Given Harvard's premium branding and strong financial resources, it tends to be a risk-taker. So it really should be no surprise that someone who had been turned down by 19 other medical schools was accepted by Harvard Medical School. Therefore, unhappy lawyers who yearn to veer over into the medical-doctor career path might apply to Harvard.
A funny, well-written book tells the tale of how Mark Vonnegut pulled that off. The book is "Just Like Someone Without Mental Illness Only More So" and here you can order it from Amazon.
Vonnegut had endured three severe psychotic breaks. But he bounced back. His undergraduate GPA in math and science was under 2.0. And he was heading toward age 30. Like his famous father Kurt, he had had some success getting published as a writer.
Yet, he heard this voice inside him, and it wasn't one of the unauthorized ones which precipitated his breakdowns, that he would be happy practicing medicine. He went back to school for pre-med courses and aced them. His MCAT score was very good. Intuitively, he knew what hand to play in his written application and in-person interview.
As anyone, including myself, who's been admitted to any school at Harvard recognizes, atypical seems to contribute extra points to the admission score. The differentiation Vonnegut had going for him included:
- His history of both mental illness and recovery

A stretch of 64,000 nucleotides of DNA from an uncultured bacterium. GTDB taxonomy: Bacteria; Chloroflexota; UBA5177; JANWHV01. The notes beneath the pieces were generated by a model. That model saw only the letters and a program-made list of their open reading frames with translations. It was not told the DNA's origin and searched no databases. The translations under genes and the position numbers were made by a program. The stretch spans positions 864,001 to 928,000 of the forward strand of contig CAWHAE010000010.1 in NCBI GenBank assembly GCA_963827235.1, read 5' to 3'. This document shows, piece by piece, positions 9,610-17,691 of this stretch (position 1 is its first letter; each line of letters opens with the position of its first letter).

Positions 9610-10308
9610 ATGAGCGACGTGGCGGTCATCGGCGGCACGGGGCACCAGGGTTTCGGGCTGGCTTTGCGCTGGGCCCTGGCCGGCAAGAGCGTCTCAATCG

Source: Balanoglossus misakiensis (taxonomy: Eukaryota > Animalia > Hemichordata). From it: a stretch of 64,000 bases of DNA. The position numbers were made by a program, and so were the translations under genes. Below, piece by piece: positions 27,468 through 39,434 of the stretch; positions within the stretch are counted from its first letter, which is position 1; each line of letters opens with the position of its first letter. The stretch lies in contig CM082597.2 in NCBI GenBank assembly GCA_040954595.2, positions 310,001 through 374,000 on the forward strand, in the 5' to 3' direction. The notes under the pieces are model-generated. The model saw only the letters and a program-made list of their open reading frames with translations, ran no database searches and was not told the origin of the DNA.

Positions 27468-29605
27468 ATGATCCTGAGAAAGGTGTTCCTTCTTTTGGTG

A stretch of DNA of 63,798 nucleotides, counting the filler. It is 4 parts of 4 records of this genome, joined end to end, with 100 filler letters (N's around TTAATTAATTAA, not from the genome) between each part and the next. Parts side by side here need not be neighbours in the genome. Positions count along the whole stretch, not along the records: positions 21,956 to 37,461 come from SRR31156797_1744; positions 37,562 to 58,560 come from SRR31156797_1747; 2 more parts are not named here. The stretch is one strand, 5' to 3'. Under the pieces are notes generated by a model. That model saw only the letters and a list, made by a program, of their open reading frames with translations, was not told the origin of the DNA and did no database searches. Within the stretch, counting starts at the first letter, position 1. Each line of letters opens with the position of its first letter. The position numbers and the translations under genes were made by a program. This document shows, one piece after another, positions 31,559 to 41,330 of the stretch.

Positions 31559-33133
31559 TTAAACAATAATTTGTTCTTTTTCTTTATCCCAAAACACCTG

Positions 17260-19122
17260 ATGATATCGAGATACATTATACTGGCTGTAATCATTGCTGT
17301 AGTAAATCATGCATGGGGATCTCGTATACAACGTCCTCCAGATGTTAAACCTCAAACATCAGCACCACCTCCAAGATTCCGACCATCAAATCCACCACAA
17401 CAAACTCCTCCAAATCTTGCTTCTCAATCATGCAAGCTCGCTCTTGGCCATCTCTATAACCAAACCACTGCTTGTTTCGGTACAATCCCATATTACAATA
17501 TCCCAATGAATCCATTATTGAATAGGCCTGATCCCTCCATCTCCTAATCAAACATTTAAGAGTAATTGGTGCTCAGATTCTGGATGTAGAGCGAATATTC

- Being published
- Famous father
- Older than most other applicants.
After he got in, he did fine academically and clinically, almost effortlessly. The only thorn in his side was the grousing of alumni that he was allowed entrance and their better-qualified family members and friends weren't. Therefore, he decided he had to lay low. That included not writing anything for publication for decades.
After he started practicing medicine and being hailed in Boston Magazine as the best baby doctor in the area, he did have a fourth psychotic break. But he, again, bounced back. Only not as easily as before. And this time, since he had joined the establishment, there were more consequences.
Even unhappy lawyers who aren't considering medical school would find "Just Like Someone" an uplifting read. The optimism about figuring as graceful-as-possible exits from bad things is contagious. Yes, we can put the pieces back together again, only differently than they had been arranged previously.